These are books that provide historical context to the hysteria surrounding technologies; that give an insight into the cultural movements changing society; that explore key philosophical issues such as privacy; or that explore the commercial dynamics driving change.
1. The Master Switch – Tim Wu
The best mainstream history of media technologies I’ve certainly read (although Winston’s ‘Media, Technology and Society‘ is very good too, if a more academic read). Wu tells the story of how radio, film, television and other media technologies went through a consistent path from ‘democratised technologies’ to media monopolies.
It’s a salutary tale for those who think the internet is different. If it is, then it will need to avoid the mistakes made by regulators, legislators and inventors. And those who don’t learn from history…
2. The Information – James Gleick
An astonishing masterwork that begins with why African talking drums were so wordy (it’s all about redundancy), takes in genetics, code-breaking and quantum physics, and in the process draws some very useful lessons about the changing nature of communication and information that help you take a step back from your own assumptions.
3. The Pirate’s Dilemma – Matt Mason
This covers the histories that lie behind the rise of mashups, guerilla marketing, and other cultural movements. A valuable lesson on where to look for change, and how that movements themselves change as different groups adopt their ideas. The book is available as a free download here, as is Lawrence Lessig’s book exploring similar themes, Free Culture.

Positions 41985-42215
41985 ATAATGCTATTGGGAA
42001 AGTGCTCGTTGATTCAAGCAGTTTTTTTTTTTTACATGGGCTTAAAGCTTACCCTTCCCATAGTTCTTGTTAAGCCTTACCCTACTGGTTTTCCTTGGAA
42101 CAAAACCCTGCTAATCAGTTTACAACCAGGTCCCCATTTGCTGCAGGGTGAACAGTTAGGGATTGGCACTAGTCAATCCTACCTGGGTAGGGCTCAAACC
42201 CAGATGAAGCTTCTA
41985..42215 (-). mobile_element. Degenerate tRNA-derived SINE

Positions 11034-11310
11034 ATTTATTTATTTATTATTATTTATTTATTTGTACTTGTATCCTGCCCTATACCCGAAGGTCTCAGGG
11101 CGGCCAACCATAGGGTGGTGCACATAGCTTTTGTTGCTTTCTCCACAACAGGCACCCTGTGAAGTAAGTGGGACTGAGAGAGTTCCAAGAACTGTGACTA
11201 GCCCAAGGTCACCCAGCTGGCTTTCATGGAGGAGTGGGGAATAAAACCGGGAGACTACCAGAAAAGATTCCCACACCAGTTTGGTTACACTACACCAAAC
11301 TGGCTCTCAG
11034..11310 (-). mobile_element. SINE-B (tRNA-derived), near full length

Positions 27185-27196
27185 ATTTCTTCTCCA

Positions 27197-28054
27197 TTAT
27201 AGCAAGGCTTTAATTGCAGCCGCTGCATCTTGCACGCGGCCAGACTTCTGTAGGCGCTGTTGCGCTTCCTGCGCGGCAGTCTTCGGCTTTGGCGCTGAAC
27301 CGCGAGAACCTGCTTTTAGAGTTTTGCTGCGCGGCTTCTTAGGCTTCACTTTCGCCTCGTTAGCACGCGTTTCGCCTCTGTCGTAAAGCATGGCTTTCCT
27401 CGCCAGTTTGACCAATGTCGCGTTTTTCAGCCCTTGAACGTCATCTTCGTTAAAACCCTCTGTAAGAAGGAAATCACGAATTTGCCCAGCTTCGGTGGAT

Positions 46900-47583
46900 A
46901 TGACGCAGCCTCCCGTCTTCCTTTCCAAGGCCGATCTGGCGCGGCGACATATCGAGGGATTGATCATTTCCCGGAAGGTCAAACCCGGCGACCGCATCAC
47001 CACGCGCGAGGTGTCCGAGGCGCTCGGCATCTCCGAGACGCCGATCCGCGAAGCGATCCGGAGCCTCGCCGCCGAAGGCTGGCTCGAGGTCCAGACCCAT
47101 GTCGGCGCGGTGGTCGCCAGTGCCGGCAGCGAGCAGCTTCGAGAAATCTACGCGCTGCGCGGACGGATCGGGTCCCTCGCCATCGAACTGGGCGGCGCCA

4. The Wealth of Networks – Yochai Benkler
Widely recognised as the most comprehensive book on network dynamics. Given that these are so integral to everything that takes place online, that makes this a pretty vital book. And this is not just about online networks: the book draws on research into real world networks and communities and where they succeed and fail – vital foundations for any online project.
5. The Spy in the Coffee Machine – O’Hara & Shadbolt
A compact exploration of privacy in the networked age, and how digital technologies are impacting on that. Particularly useful are the passages that explore different cultures’ attitudes to privacy, and the case studies that help the reader explore the ethical issues raised by recent developments and technological possibilities.
6. Search Engine Society – Alexander Halavais
Another compact book, this explores research around how people use search engines, including some types of behaviour that you would not otherwise think about, such as the importance of re-finding, and different types of search literacy. Useful in understanding how people navigate the virtual world.
7. Creative Disruption – Simon Waldman
Although there are many books exploring the successes of new digital businesses, Simon Waldman’s book attempts something much more difficult: looking at how established businesses have tried to adapt to survive in the midst of great change. The book is very well written and does a particularly good job of explaining the various elements that form the basis of any business’s competitive advantage; how the internet changes those; and methods that have been used to respond. It’s a welcome reminder that, like any business, publishing is not just about content, but advertising, distribution, manufacturing and numerous other factors too.
A good book on the legal or political history would be particularly welcome to add to the list – or just something very good that I’ve never heard of.
Paul Bradshaw is a media consultant and academic. To read more, go to onlinejournalismblog.com
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